[Editor’s Note: This review may contain spoilers]
Writer: Peter J. Tomasi
Art: Doug Mahnke, Jaime Mendoza & Mark Irwin
Colors: David Baron
Letters: Rob Leigh
After thoroughly beating the inmates of Arkham, Batman leaves with no new information. He returns to the Batcave where Damian is attending to Alfred’s medical needs. Batman offers Damian an olive branch in order begin the healing process between them. Damian and Bruce together come to the conclusion that since it’s obvious that someone who knows Bruce is Batman that a suspect might be Henri Ducard. (Damian killed his son, Morgan, back in the first arc of Batman and Robin in “The New 52.”
This leads Batman to Paris and a duel with Ducard. They are set upon by the shape shifting monster that manifests itself as Batman’s greatest foes. After getting rid of it, Batman is able to figure out that whoever is behind these attacks is going after those individuals who helped create/develop Bruce Wayne into the Batman.
He next heads off for Sensie Kirigi, who as already been attacked. He fights his way past Kyodai Ken before finding that Ken has saved Kirigi. Next up is Thaddeus Brown, the first Mister Miracle, but it’s Batman who walks into a trap!
After a couple issues of setting things up, this issue really moved things forward. Not only does Batman get down to some serious detective work, he also is able to make an overture to Damian in an attempt to start closing the rift between them. Though brief, this is a satisfying moment between father and son.
The issue also strikes a balance between action and plot with Batman fighting Ducard, Kyodai Ken and the shape shifting monster while also allowing Batman to figure out that it is the people that help made him are being targeted. Not only does the perpetrator know that Bruce Wayne is Batman, but that Leslie Thompkins, Alfred Pennyworth, Henri Ducard and Sensei Kirigi were responsible for assisting the young orphan into becoming the Batman. This is a clever lead up to the historic Detective Comics #1000 which will also celebrate Batman’s 80th anniversary. So before celebrating the Bat, Tomasi and company acknowledge those that made the Bat.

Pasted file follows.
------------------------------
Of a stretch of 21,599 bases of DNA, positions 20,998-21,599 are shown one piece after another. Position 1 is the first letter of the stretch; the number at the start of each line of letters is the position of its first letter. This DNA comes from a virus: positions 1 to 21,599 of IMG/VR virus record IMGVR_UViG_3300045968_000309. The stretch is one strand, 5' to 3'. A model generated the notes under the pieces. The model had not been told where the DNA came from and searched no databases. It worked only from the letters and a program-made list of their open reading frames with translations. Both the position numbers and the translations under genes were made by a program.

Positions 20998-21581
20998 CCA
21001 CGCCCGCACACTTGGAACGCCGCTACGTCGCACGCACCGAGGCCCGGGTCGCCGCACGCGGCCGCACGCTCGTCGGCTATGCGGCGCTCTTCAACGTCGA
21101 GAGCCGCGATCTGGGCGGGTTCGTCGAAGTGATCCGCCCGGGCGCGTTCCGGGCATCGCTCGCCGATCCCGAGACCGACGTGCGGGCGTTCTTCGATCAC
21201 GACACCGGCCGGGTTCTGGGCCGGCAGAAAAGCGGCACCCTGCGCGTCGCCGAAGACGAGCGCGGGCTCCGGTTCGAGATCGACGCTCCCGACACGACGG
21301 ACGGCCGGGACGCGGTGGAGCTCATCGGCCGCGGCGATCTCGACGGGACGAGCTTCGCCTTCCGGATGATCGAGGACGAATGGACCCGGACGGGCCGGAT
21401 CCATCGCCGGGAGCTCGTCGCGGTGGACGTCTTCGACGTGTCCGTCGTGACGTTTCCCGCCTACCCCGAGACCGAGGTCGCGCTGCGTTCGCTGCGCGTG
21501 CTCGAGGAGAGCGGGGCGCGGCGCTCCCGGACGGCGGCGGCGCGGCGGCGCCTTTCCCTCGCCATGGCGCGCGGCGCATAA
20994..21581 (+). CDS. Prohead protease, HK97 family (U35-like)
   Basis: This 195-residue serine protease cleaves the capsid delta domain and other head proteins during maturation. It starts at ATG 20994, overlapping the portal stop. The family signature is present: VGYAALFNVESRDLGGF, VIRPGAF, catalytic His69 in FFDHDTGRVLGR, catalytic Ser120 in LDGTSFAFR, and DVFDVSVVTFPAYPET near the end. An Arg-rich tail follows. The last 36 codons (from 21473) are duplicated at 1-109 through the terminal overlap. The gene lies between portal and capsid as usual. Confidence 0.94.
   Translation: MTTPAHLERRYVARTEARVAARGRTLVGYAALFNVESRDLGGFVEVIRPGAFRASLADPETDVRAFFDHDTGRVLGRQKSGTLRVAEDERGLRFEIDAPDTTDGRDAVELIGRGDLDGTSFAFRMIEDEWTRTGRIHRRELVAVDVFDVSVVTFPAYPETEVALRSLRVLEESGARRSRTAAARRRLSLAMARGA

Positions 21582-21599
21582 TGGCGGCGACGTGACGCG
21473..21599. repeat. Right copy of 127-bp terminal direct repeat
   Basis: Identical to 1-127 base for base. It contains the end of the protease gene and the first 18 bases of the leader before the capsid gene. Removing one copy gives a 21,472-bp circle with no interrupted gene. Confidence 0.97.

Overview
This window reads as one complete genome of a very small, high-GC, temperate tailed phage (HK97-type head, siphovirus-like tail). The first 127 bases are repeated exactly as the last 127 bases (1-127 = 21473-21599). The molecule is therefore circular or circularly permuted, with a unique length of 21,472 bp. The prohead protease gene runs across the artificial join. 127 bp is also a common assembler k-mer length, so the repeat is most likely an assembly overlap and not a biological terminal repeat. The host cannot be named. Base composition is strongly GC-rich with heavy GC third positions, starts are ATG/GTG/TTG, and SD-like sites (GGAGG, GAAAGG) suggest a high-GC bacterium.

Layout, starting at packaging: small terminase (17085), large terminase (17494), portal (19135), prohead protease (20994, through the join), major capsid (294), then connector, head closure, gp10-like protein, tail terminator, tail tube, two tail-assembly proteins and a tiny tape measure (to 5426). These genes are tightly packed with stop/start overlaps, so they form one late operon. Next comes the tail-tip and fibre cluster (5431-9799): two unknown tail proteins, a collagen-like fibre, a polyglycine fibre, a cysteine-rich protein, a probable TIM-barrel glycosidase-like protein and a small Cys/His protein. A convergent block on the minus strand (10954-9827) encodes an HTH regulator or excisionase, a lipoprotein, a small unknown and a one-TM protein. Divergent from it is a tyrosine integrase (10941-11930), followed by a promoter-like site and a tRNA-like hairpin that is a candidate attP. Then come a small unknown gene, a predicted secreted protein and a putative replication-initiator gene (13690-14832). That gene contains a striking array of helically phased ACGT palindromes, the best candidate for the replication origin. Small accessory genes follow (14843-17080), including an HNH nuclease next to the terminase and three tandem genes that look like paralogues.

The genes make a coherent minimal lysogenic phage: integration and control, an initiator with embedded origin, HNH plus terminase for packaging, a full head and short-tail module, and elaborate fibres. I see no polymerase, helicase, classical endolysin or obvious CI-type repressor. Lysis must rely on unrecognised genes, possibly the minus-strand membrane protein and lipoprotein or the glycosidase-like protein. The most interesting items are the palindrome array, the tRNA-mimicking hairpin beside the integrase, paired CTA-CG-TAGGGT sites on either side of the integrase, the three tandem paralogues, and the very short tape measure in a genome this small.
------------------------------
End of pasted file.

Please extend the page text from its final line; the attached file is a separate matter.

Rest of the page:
It’s also a nice bit of connecting the dots by including Ducard who’s initial appearance in Detective Comics #599 ran through issue #600, which celebrated Batman’s 50th anniversary.
The opening issue in this issue had a similar theme to Tom King’s Batman #61, in revisiting Bruce’s parents’ death as well as this issue’s opening “questioning” of Arkham’s inmates which was not dissimilar to what King did in Batman #59 when the Dark Knight brutalized the seemingly catatonic Bane. The arc improves greatly after it shrugs off these similarities and gets down to the detective work.
This issue gets Tomasi’s run headed in the right direction with some solid detective work which filled out the plot, putting Batman in motion to find his adversary. Now that it’s clear to the Batman the purpose of these attacks, it is also clear to the reader that it is a celebration of those who have helped developed the Dark Knight into the man he is. It proves to be interesting as these characters are explored in the run up to Detective Comics #1000.